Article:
Madeira Sercial or Dry Wine, full bodied and perfumed, is perfect as an aperitif and goes well with olives, toasted almonds, caviar or salmon canapes, hors d’oeuvre with mayonnaise, smoked fish, sword fish, tuna or black scabbard ( a local fish specie), shellfish, sushi or fish mousses, and with fresh goat or ewe’s milk cheeses. Dry Madeira, with tonic water, a slice of lemon, on the rocks is popular and refreshing.
Madeira Verdelho or Medium Dry, golden coloured and full bodied, is also an excellent aperitif. It complements olives, toasted almonds, dry fruits, consommes, cream soups, gratinated onion soup, Serrano ham or smoked game, stuffed mushrooms, and duck or goose pate de foie-gras.
Madeira Boal or Medium Rich, full bodied and fruity wine, complements fresh tropical fruits, cakes or fruit tarts. Young Boal is perfect with soft cheeses.
Medium rich Madeira tastes great with milk chocolate, pralines, petit-fours, and fresh cream cakes.
Madeira Malvasia or Rich, is dark, full bodied and aromatic. Match it confidently with tropical fruits, walnuts, hazelnuts, dry fruit cakes or fruit tarts, butter cookies, dark or milk chocolate, pralines, petit-fours, Roquefort, Stilton or Gorgonzola.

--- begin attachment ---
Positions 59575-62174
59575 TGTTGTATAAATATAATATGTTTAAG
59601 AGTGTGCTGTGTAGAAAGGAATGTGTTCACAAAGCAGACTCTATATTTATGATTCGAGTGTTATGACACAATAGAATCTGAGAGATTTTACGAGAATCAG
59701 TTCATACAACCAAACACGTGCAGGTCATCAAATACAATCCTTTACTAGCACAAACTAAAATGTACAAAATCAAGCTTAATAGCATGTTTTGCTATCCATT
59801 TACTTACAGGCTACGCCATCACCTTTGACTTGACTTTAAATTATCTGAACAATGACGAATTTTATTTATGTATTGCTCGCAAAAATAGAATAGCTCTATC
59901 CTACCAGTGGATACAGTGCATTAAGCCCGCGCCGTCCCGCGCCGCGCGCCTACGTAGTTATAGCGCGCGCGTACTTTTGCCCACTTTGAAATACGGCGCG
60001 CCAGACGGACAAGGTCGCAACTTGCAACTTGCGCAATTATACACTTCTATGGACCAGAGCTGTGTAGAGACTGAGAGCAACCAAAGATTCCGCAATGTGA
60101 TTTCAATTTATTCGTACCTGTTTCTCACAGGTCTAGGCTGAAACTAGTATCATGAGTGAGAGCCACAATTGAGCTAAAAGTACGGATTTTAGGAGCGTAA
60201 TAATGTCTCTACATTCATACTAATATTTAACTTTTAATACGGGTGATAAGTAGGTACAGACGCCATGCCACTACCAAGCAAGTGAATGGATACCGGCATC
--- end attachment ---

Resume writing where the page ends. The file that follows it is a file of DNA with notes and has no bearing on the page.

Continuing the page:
All export shipments must be approved by the controlling board prior to shipping.
Annual Madeira wine production varies between 3.7 to 4.3 million litres pending climatic conditions.
Much of the production is sold to tourists, and exported to more than 30 countries, the Azores Islands, and mainland Portugal.
French are the biggest consumers followed by British and Germans.
Canada, and the U.S.A are relatively small markets, although the latter was once the best and biggest.
The L C B O has one Madeira wine on its general list, but features every year several times aged and high quality Madeira wines in its Vintages and Classics catalogue releases. There are seven major Madeira wine houses. Some export the majority of their production, others specialise in selling to locals and tourists.
The companies are:
Vinhos Barbeito, Madeira Wine Company, Vinhos Henriques & Henriques, Succesorres de H.M.Borges, Pereira d’Oliveira, Vinhos Justino Henriques Filhos, J.Faria & Filhos.
Of all, Vinhos Henriques &Henriques and Madeira Wine Company are the biggest, and maintain tasting rooms in Funchal and export to many countries.
|Writer – Hrayr Berberoglu – E-mail – Read his books?
Professor B offers seminars to companies and interested parties on any category of wine, chocolates, chocolates and wine, olive oils, vinegars and dressings, at a reasonable cost.